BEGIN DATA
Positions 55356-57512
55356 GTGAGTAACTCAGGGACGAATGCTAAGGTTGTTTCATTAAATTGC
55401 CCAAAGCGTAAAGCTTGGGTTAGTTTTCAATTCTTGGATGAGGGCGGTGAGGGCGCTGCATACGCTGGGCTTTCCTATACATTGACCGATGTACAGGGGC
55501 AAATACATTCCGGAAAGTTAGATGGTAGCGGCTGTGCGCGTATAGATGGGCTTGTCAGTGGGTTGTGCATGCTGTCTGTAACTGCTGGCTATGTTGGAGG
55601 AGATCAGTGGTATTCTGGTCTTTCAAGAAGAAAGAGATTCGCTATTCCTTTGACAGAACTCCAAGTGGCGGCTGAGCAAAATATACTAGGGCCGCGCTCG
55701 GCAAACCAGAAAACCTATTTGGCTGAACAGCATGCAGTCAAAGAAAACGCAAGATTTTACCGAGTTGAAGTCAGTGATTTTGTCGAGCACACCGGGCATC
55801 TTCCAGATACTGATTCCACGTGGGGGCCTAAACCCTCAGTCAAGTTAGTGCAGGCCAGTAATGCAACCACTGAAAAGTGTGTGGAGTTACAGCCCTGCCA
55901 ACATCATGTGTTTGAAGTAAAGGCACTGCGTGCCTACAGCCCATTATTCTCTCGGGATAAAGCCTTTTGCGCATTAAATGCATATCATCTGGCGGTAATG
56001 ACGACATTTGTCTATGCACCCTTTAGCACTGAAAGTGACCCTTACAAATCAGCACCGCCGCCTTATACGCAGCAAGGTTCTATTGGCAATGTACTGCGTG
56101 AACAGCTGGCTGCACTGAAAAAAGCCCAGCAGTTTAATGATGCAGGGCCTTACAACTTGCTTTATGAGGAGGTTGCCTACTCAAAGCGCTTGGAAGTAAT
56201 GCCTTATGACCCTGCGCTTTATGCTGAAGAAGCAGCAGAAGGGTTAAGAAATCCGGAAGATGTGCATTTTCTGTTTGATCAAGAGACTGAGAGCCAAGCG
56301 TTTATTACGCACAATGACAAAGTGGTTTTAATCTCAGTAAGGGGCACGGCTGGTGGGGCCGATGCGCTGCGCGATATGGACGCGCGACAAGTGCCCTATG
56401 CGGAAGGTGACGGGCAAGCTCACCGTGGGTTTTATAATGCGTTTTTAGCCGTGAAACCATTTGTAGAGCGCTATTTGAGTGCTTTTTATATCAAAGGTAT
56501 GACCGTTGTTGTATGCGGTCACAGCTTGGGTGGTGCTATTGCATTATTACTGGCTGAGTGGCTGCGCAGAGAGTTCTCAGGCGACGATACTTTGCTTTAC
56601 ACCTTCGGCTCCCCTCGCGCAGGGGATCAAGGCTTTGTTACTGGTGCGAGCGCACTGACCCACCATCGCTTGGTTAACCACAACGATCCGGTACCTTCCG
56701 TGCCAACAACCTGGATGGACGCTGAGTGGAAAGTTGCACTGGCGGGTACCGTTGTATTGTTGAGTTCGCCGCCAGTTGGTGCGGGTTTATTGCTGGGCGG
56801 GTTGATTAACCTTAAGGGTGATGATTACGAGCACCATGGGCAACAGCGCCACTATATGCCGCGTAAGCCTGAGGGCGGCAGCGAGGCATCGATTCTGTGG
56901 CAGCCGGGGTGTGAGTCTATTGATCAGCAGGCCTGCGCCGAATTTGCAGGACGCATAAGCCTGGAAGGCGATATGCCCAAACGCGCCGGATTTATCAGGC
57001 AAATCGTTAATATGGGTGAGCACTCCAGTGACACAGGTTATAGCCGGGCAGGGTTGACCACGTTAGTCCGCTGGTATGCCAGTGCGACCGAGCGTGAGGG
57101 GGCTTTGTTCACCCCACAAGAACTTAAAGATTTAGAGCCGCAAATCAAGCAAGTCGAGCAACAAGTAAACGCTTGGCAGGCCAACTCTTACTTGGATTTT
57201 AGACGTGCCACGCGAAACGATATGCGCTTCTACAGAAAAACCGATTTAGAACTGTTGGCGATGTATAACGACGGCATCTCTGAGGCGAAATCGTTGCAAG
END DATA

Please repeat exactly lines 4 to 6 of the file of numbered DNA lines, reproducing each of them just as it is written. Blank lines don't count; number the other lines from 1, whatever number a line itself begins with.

55501 AAATACATTCCGGAAAGTTAGATGGTAGCGGCTGTGCGCGTATAGATGGGCTTGTCAGTGGGTTGTGCATGCTGTCTGTAACTGCTGGCTATGTTGGAGG
55601 AGATCAGTGGTATTCTGGTCTTTCAAGAAGAAAGAGATTCGCTATTCCTTTGACAGAACTCCAAGTGGCGGCTGAGCAAAATATACTAGGGCCGCGCTCG
55701 GCAAACCAGAAAACCTATTTGGCTGAACAGCATGCAGTCAAAGAAAACGCAAGATTTTACCGAGTTGAAGTCAGTGATTTTGTCGAGCACACCGGGCATC